Neul says first white space network will launch in 2013

Thursday, April 26th 2012
Cambridge will be the home to the world's first commercially-functioning white space radio network next year, Neul has claimed.
Neul says first white space network will launch in 2013
The world's first citywide white space radio network is set for a commercial launch in 2013, according to Neul.

Unveiled on Wednesday (April 25th 2012), the network will cover the whole of Cambridge and will function by reusing the gaps in existing TV spectrum.

It will be built from seven base stations, each of which will be capable of supporting more than 100,000 users at the same time across an area of 40sq km.

Speaking to ZDNet UK, chairman of Neul's strategy committee Glenn Collinson said the organisation is targeting the so-called "internet of things" and smart city applications.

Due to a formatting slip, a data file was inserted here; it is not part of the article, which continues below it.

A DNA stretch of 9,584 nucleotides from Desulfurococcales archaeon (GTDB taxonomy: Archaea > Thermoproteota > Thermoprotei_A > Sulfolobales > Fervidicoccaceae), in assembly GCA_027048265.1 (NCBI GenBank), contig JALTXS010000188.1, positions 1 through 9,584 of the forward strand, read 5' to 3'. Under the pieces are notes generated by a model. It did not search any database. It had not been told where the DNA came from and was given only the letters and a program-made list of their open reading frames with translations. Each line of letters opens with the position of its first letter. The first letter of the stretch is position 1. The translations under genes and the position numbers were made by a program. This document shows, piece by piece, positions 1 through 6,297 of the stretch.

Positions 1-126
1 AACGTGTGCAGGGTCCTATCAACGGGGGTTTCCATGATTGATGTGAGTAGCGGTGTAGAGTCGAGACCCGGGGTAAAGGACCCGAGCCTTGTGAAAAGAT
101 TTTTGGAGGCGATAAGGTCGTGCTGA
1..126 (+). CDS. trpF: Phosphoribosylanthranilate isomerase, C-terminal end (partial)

"We're also demonstrating today the first use of white space to do remote electricity meter reading, with our partner Bglobal," he explained.

Mr Collinson claimed the bandwidth delivered by its white space system is "immense", with speeds of more than 400Mbps set to be available in most locations.

"A fully-equipped cell with all channels could easily support millions of users," he added.

The network is not intended to deliver normal wireless broadband service, but Mr Collinson revealed that plans are in the pipeline to use the technology to improve coverage in rural communities.

Good-quality broadband can be extended to remote areas by the white space network, the Neul chief claimed.

The company is initially looking to test broadband delivery via the infrastructure in the US, as Mr Collinson stated that legislation across the pond is more advanced than in the UK.

However, once the service has been "battle-tested" in North America and the necessary regulatory permissions are in place, rural broadband in the UK is a "very strong possibility", he declared.

His comments coincide with claims from the Cambridge TV White Spaces Consortium - of which Neul is a member - that the technology can be effectively utilised to deliver wireless broadband and other services to rural communities.

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